This volume, by a roentgenologist with experience in roentgenology of the alimentary tract of twenty years at Bellevue Hospital in New York, is the latest contribution to gastroenterology and roentgenology. In general, the work is fairly complete and includes sufficient detailed description of functional and organic changes of the alimentary tract to serve as an approach to the best means of roentgenographic diagnosis in actual clinical practice. An effort has been made throughout to correlate etiologic and pathologic observations with the characteristic roentgen observations.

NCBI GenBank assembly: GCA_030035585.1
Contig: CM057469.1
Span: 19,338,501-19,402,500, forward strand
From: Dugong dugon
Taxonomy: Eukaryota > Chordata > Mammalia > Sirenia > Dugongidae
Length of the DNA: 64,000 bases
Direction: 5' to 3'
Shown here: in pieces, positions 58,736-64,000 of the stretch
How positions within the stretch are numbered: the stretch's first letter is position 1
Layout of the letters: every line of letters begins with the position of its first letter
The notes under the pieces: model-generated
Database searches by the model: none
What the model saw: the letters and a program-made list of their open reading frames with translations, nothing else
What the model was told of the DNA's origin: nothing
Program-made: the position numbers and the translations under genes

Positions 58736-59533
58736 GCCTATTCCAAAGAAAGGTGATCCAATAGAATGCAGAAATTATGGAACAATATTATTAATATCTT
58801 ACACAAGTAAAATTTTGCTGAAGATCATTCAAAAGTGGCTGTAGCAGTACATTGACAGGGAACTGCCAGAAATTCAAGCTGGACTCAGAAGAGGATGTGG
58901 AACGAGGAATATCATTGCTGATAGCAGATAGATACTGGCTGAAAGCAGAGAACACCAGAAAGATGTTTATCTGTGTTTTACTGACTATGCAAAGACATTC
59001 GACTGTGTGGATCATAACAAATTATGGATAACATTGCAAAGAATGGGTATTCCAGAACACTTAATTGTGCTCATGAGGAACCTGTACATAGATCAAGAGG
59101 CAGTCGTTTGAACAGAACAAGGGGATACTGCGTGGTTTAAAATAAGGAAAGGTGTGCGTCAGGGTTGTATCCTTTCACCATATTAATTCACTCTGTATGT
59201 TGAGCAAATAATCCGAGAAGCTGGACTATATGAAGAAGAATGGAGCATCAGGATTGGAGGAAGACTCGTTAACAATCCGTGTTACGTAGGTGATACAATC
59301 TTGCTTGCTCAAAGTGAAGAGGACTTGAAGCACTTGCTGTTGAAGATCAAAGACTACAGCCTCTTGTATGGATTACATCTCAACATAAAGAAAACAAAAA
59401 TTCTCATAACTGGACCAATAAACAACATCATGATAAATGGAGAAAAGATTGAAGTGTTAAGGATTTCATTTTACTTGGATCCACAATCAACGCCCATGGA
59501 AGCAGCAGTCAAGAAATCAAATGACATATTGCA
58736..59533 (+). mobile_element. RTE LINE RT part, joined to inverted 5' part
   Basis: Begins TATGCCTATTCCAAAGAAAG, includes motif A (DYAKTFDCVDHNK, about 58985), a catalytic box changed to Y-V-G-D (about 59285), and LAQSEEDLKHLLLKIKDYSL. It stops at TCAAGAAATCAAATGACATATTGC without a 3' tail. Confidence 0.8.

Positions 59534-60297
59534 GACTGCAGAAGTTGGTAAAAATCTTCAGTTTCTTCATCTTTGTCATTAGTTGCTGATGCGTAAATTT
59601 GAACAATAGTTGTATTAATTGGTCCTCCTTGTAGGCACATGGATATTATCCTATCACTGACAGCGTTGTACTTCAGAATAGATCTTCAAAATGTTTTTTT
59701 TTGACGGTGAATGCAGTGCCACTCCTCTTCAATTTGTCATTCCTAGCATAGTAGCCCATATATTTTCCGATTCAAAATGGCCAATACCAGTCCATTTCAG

Attention has been devoted to the variations in the roentgen appearances of the normal organs of the gastrointestinal tract. Of value is the author's consideration of differential diagnosis relative to each clinical condition. Throughout the book points of importance are stressed by the use of italics. Brief reports and reproductions of roentgenograms of illustrative cases are included.
The book, consisting of fifty-eight chapters, is divided into